School Climate & Safety

Texas Voters Approve Bond to Build $62.8 Million H.S. Football Stadium

By Bryan Toporek — May 11, 2016 2 min read
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Four years after the Allen (Texas) lndependent school district opened its $60 million multi-sport stadium, voters in McKinney, Texas, ensured yet another multimillion-dollar facility will be coming to the Lone Star State.

On Saturday, voters approved a $220 million bond proposal from the McKinney Independent school district that contains $50.3 million in funding for a new 12,000-seat stadium, according to Nanette Light of the Dallas Morning News. Coupled with an additional $12.5 million left over from a previously passed bond, which will go toward funding stadium infrastructure, the overall cost of the facility is expected to reach nearly $63 million.

Michael Florek of shared an artist’s rendition of what the finished product will look like:

“The voters in McKinney really got out in force and really had their voices be heard,” McKinney North High School head football coach Mike Fecci told Florek. “It’s going to be a top-notch stadium that is going to bring a lot to McKinney. The location is prime I think, where they’re putting it. It’s going to be an exciting deal for our kids to be able to play in a venue like that.”

The stadium’s projected price tag would make it the most expensive high school football stadium ever built, narrowly edging the one currently under construction for the Katy Independent school district in Houston. Voters approved roughly $58 million for that project in 2014, according to Sebasian Herrera of the Houston Chronicle, but the construction cost has jumped $4.5 million since then.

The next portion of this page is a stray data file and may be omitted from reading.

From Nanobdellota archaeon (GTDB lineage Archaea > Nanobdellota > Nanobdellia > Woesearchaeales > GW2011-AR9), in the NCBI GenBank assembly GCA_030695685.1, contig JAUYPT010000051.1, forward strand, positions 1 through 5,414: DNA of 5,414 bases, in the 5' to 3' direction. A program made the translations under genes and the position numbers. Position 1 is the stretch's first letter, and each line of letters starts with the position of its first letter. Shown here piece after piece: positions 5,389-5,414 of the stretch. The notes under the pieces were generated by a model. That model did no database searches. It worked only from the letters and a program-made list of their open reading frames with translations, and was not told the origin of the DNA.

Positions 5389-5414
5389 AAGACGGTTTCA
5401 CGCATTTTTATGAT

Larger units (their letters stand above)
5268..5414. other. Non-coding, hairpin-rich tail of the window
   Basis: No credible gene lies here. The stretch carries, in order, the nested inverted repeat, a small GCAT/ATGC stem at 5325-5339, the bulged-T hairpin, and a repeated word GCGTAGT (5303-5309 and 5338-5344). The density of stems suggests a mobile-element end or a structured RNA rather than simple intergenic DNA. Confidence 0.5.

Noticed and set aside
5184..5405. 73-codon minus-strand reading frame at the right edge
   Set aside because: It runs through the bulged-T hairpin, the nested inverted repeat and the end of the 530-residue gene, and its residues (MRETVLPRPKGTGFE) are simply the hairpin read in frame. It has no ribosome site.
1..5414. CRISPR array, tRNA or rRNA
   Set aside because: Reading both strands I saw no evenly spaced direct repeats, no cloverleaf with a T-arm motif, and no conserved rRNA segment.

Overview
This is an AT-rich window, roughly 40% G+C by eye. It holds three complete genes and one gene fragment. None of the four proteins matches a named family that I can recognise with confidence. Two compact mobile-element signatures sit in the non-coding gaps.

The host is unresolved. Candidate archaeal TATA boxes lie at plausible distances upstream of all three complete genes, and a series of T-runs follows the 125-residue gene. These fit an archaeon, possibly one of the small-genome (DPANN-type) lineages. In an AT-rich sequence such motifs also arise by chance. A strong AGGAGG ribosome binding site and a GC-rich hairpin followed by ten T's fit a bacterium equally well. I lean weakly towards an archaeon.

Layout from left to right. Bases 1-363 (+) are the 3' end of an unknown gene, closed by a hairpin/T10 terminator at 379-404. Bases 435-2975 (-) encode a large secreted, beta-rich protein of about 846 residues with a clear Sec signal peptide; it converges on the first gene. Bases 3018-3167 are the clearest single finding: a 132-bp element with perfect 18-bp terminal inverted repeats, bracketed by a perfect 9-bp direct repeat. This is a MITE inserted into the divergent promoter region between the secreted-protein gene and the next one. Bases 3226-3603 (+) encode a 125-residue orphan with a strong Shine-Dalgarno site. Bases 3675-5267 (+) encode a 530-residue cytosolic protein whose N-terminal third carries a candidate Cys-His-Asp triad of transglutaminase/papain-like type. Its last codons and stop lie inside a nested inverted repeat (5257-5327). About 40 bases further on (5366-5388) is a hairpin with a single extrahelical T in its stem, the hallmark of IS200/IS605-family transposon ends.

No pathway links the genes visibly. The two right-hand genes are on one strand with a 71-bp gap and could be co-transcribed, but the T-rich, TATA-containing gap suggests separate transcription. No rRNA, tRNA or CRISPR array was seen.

Much like with Allen High School’s $60 million stadium, McKinney’s new mammoth project is drawing mixed reviews. According to Light, an anti-bond political action committee called Grassroots McKinney came into being prior to the vote Saturday, Its leader, Mike Giles, called the new stadium an “embarrassment” but added, “the people have spoken.”’s Matt Stepp described the vote to Bleacher Report’s Damon Sayles as “the will of the people being done,” adding:

“A lot of people looking on the outside don’t understand how Texas school finance works. Bond money is not taking away money from academics; bond money is used for construction of facilities and for maintenance. I think a lot of people don’t understand that if a bond is passed for facilities, it’s only to be used for facilities.”

Regardless of which side of the stadium debate they were on, McKinney’s residents can now only hope the stadium’s construction process goes more smoothly than the one in Allen. Less than two years after opening its $60 million stadium, the Allen school district was forced to shutter it indefinitely due to “extensive cracking” found “in the concrete of the stadium’s concourse.”

A version of this news article first appeared in the Schooled in Sports blog.